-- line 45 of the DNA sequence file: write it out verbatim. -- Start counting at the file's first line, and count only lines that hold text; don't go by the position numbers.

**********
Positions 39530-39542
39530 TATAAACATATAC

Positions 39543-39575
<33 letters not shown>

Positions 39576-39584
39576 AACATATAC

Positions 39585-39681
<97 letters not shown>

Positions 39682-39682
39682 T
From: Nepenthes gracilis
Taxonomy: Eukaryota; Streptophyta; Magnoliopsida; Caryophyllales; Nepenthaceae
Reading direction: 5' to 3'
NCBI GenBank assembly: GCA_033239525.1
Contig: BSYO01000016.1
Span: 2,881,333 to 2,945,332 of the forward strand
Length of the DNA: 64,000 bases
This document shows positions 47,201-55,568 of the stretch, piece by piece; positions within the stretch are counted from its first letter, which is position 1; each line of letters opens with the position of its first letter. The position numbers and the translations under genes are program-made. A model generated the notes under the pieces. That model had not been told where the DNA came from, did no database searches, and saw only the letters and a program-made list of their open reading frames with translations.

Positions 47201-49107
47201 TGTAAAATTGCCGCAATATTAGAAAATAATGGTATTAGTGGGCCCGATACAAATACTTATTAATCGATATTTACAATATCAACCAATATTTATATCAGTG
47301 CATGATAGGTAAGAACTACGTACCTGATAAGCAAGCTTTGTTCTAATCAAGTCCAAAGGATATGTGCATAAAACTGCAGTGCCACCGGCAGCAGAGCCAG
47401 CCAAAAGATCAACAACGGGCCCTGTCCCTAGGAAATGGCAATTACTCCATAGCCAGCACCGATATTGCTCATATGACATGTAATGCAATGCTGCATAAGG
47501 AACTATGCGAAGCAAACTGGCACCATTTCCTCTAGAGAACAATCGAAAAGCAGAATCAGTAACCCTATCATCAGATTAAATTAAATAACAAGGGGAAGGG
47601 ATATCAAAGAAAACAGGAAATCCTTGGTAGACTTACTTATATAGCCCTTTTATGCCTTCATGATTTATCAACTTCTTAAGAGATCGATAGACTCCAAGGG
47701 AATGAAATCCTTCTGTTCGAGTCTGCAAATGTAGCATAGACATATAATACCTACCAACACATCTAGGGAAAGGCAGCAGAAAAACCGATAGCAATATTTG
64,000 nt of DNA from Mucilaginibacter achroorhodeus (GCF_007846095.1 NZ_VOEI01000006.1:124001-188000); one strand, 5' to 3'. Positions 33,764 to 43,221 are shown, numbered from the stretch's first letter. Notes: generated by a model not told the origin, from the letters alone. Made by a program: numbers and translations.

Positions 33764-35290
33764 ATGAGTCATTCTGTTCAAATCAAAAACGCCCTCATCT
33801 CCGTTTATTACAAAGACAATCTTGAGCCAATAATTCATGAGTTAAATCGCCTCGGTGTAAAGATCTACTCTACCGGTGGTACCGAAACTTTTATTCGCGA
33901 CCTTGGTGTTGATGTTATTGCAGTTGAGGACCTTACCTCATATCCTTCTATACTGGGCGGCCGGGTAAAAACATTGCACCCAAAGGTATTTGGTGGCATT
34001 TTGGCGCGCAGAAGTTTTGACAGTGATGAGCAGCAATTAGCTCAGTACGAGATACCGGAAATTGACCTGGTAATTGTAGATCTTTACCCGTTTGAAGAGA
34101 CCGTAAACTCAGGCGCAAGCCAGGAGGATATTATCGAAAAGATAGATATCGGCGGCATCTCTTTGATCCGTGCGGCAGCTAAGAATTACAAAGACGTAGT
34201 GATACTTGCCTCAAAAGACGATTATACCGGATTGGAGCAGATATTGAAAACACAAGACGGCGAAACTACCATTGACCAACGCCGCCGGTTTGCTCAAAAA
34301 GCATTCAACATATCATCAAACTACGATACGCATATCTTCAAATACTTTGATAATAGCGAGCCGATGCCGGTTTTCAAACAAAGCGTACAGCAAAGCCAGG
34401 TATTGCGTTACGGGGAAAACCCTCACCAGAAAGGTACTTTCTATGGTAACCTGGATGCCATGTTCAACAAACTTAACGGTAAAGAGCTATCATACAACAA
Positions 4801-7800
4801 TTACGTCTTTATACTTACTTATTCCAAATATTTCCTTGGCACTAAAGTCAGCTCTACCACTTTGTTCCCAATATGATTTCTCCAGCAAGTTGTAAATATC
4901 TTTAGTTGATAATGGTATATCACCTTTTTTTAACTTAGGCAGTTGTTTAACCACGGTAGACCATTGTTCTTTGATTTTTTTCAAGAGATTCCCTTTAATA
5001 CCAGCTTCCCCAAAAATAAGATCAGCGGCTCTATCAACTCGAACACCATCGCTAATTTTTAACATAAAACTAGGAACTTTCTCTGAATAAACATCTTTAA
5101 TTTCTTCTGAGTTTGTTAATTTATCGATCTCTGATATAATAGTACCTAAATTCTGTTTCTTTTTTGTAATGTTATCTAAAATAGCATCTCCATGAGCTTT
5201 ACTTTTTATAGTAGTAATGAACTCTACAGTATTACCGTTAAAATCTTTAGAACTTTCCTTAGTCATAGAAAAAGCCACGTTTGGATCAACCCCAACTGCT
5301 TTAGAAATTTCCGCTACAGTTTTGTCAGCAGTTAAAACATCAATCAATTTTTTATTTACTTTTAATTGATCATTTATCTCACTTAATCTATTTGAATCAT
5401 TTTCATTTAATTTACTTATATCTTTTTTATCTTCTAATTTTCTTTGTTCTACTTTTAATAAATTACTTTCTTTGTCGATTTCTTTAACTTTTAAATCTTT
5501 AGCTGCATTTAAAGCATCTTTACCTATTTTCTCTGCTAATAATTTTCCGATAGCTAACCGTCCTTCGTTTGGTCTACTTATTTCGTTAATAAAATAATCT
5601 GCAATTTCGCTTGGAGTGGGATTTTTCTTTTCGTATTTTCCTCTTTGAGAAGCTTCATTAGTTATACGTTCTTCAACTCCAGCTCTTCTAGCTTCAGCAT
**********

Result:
5601 GCAATTTCGCTTGGAGTGGGATTTTTCTTTTCGTATTTTCCTCTTTGAGAAGCTTCATTAGTTATACGTTCTTCAACTCCAGCTCTTCTAGCTTCAGCAT